Situation: The Company wants to enter a new market, but does not know much about it. Jim Collins advises understanding the brutal facts of any business as an essential part of strategy. How do you research the brutal facts of a business or market?
Advice from the CEOs:
- Determine the key players in the market, and closely observe them – their mistakes and successes. Identify and interview clients and look for gaps in products and services offered. Use this research to develop a differential advantage for your product/service.
- Use allied resources. For a general contractor this includes real estate professionals and other allied professionals who know the marketplace and the performance/reputation of other contractors.
- Business consulting firms conduct surveys of markets. Look for and purchase published surveys. If you participate in their surveys you can get the results at a reduced cost.
- Trade magazines and business journals like the San Jose/Silicon Valley Business Journal publishes surveys of the “Top 25” local businesses by industry. These help to assess local competition and gather information about revenues, principals, etc.
- Leverage industry associations. Attend conventions and learn the lay of the land from the attending sales people.
- Leverage Internet resources: Hoovers.com, Dunn & Bradstreet, HarrisInfo.com, and IndustryBuildingBlocks.com.
- Have your best sales reps talk to customers in the new market about their needs and desires, and their current suppliers. Ask them to gather information and present to marketing and sales competitive reviews of the market based on what they learn.
Key Words: Market Assessment, Customer Needs, Customer Survey, Differential Advantage, Consulting Reports, Trade Associations
Situation: The Company has had success with a few large clients but wants to expand their customer base for long-term growth. How do they differentiate their products in what is perceived as a commodity market?
Advice of the CEOs:
- One company created differentiation by getting to know everyone in the business – building long term relationships, based on reputation and trust.
- They spent time up front understanding the needs of customers that they wanted to develop.
- As opportunities arose, they built relationships and asked questions to clearly define client needs.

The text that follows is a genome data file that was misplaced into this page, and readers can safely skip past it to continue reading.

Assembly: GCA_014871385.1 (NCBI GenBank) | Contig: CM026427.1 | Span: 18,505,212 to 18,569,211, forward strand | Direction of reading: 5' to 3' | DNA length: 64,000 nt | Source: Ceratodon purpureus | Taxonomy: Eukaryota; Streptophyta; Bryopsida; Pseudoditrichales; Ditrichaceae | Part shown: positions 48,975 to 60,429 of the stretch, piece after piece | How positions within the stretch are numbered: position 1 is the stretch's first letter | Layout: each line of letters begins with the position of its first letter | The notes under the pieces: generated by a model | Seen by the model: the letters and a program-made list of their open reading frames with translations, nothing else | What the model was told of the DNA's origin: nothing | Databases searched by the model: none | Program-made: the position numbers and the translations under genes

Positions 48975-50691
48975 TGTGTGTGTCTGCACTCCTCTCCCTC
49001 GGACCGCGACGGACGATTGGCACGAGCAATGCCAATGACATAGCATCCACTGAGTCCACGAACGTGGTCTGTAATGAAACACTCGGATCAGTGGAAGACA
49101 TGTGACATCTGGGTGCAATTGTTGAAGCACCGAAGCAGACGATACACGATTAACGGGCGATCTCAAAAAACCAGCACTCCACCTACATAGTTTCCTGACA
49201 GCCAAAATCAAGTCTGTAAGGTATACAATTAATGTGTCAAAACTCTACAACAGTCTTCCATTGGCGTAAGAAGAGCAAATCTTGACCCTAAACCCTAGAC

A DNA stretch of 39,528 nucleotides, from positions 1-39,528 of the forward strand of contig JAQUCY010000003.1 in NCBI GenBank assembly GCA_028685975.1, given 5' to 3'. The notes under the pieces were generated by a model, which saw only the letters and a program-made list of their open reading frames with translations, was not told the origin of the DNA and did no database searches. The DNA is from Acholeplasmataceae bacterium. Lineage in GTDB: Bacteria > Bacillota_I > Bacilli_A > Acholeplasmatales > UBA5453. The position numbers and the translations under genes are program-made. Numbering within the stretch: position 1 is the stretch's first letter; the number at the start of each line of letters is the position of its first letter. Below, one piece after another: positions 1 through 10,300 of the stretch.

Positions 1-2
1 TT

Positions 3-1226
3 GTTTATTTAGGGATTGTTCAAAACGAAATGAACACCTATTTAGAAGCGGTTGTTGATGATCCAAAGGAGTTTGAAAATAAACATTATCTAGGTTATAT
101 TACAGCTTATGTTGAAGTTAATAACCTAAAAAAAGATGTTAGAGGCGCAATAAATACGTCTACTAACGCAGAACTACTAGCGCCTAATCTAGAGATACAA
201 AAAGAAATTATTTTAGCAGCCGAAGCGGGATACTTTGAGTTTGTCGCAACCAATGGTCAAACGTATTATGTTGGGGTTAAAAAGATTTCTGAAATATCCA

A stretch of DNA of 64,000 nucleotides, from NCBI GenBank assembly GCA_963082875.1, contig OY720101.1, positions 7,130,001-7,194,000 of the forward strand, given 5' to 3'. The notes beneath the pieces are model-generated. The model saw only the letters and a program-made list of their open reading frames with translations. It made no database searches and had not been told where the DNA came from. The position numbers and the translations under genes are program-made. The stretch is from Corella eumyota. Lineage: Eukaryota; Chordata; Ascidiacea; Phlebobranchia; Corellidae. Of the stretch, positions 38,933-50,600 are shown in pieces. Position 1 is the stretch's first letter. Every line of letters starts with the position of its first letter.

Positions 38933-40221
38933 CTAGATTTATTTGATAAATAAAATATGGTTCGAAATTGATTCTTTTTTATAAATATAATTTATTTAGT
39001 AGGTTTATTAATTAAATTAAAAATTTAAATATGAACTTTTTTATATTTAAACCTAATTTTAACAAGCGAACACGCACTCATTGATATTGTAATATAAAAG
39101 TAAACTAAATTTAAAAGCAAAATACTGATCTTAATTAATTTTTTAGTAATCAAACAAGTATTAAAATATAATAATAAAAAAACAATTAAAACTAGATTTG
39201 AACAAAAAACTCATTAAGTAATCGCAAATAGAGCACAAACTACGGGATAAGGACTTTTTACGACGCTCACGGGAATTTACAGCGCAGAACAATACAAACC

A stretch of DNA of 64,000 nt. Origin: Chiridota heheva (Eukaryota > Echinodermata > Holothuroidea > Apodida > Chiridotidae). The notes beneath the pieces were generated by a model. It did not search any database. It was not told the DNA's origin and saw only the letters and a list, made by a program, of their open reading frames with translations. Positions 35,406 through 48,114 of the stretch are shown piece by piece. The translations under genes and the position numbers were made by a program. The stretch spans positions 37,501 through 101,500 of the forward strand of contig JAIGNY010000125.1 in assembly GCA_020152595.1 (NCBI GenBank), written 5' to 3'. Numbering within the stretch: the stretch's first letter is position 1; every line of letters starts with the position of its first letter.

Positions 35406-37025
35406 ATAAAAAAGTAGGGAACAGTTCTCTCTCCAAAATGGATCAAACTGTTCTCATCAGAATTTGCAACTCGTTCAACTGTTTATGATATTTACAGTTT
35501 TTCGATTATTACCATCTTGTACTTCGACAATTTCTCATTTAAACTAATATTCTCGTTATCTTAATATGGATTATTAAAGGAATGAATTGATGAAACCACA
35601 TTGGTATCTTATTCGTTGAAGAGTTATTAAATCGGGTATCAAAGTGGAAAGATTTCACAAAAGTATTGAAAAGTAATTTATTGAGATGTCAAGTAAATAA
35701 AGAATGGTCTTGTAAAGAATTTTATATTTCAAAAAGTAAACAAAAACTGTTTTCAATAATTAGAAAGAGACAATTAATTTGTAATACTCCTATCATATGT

- While it takes time and patience, the objective is to be able to say “We know your business” – with credibility.
- The steps:
- Study the business, sector, and customers that you wish to serve.
- Leverage the success that you have had with large customers. Talk about how you helped subunits within your large customers. This makes a big customer seem more like a collection of small customers similar to your prospects and makes your experience relevant.
- Let prospective customers know, when appropriate to the situation, that you are hungry and will go the extra mile for their business. Simply out-serve your competition.
- Learn who currently serves your prospective clientele. Study these competitors, their strengths and weaknesses. Talk to their customers – learn what they love about competitors’ service, and what they would like to see changed. Find the holes in what they provide and fill these holes with a better offer.
- Look for and encourage repeat business and references to new business.
Key Words: Commodity, Differentiation, Sales, Marketing, Business Development, Customer Needs, Competition
Situation: The business climate is starting to improve. Opportunities are coming in. How do you decide what to do and what not to do?
Advice from the CEOs:
- Talk to your customers. What do they value about your product/service and what is less valuable? Build on opportunities that customers value – which are consistent with your company’s strength and focus.
- Consider a customer survey – Survey Monkey or a telephone.
- If you don’t have in-house expertise to design and administer a survey, find knowledgeable outside resources.
- Make sure that the survey questions will drive understanding of your focus.
- If you are short of cash, at least get an expert to review the survey and administration plan.
- Before you launch the survey to your full customer base, “test” it with a select group of customers – this will tell you whether it will produce usable information. If not, rewrite.
- Have employees take the survey and predict how customers will respond. Compare these results with the actual results from customers. You may learn something!
- Which opportunities will build sustainable recurring revenue vs. opportunistic (one-time) revenue?
- Recurring revenue can be lower margin if the income stream is sustainable.
- Balance efficiency and utilization. For example, fixed fee service contracts that renew consistently.
- Judge opportunities against your “Hedgehog” as defined by Jim Collins in Good to Great:
- What you are passionate about?
- What you can be best at in your marketplace?
- What you can measure by a single economic ratio?
Key Words: Customer Needs, Customer Survey, Business Opportunities